This year’s crop of quarterbacks is not considered the greatest in draft history, but if there’s one thing we know, it’s that the passers always rise to the top of the draft eventually.
Rather than sticking them midway down the board or lower and moving them up as we get closer to the actual draft, we’re starting this mock draft season with two quarterbacks -- North Carolina’s Mitch Trubisky and Notre Dame’s DeShone Kizer -- in the top three, and three in the top 10.
The Browns, though, go with a stud defender up front at No. 1 overall.
Myles Garrett, DE/OLB, Texas A&M: Garrett is the best player on the board. With the Browns having so many holes and an abundance of picks with which to fill them, there’s no better direction to go than best player available.
Mitch Trubisky, QB, North Carolina: Kyle Shanahan’s team has a lot of needs, but his offense won’t work without the right kind of signal-caller under center. Trubisky doesn’t have a ton of experience but he’s accurate, he moves well in the pocket and he showed at North Carolina that he can manipulate the defense and make the right throws.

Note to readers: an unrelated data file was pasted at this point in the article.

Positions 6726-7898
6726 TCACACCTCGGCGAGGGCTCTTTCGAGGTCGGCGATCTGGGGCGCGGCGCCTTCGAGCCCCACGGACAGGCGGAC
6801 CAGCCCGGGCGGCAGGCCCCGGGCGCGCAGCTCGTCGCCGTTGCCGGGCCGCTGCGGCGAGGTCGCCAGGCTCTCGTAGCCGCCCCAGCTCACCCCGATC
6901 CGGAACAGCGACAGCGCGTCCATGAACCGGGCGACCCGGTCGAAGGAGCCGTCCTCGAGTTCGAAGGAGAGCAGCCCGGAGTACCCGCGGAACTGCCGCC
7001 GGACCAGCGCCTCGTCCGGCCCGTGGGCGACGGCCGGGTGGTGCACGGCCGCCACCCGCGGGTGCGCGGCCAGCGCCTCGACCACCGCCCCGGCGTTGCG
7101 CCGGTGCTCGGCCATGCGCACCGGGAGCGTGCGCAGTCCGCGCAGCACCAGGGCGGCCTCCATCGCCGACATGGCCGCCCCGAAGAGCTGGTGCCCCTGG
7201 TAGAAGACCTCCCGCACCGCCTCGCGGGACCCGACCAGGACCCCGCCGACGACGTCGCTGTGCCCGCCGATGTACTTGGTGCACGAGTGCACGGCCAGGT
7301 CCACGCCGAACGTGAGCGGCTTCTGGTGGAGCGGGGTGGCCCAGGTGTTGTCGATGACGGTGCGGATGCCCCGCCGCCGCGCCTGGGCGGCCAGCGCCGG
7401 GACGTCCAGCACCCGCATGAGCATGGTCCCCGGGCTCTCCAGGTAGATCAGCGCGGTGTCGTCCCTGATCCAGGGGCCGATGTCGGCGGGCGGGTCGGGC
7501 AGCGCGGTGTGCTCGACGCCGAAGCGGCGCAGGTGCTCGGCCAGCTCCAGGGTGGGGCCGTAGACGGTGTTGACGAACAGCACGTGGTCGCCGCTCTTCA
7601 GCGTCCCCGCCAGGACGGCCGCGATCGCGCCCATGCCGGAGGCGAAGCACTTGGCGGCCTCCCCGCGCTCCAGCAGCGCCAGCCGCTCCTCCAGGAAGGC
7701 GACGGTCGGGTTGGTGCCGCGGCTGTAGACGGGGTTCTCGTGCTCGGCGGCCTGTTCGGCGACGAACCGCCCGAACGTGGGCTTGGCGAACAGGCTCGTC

DeShone Kizer, QB, Notre Dame: The Bears badly need a psychic break from the Jay Cutler era, and there’s no better way to get it than to quickly move on with a new franchise passer. Kizer fits the profile of what that type of player looks like, but he’s not just aesthetics: He has the tape and the skill set to match.
Jonathan Allen, DL, Alabama: The Jags have spent years beefing up their defense and they’re finally on the verge of breaking through. Adding Allen to the gaggle of picks they’ve spent on defense over the past few years can push them over the top.
5. Tennessee Titans (from Los Angeles)
Jamal Adams, SS, LSU: The Titans had a better-than-expected 2016 season thanks mostly to Mike Mularkey’s surprisingly effective exotic smashmouth offense. Their defense, though, was a disaster -- especially on the back end. Enter Adams, an all-field play-maker in the secondary.
Marshon Lattimore, CB, Ohio State: New York adds the best corner in the draft, going BPA and filling a need at the same time.
Malik Hooker, FS, Ohio State: San Diego already has defensive playmakers up front and at the second level. Adding Hooker to replace what they lost on the back end when Eric Weddle left in free agency would further solidify a better-than-you-think defense.
Leonard Fournette, RB, LSU: A Cam Newton-Leonard Fournette backfield will be tough for defenses to deal with anywhere on the field -- and impossible for them to deal with near the goal line.
Solomon Thomas, DE, Stanford: For a team that has been above average on defense for so long, the Bengals have had surprising difficulty getting to the passer. Worse yet, their run defense slipped last season. In Thomas, they get a player that can help in both areas.
10. Buffalo Bills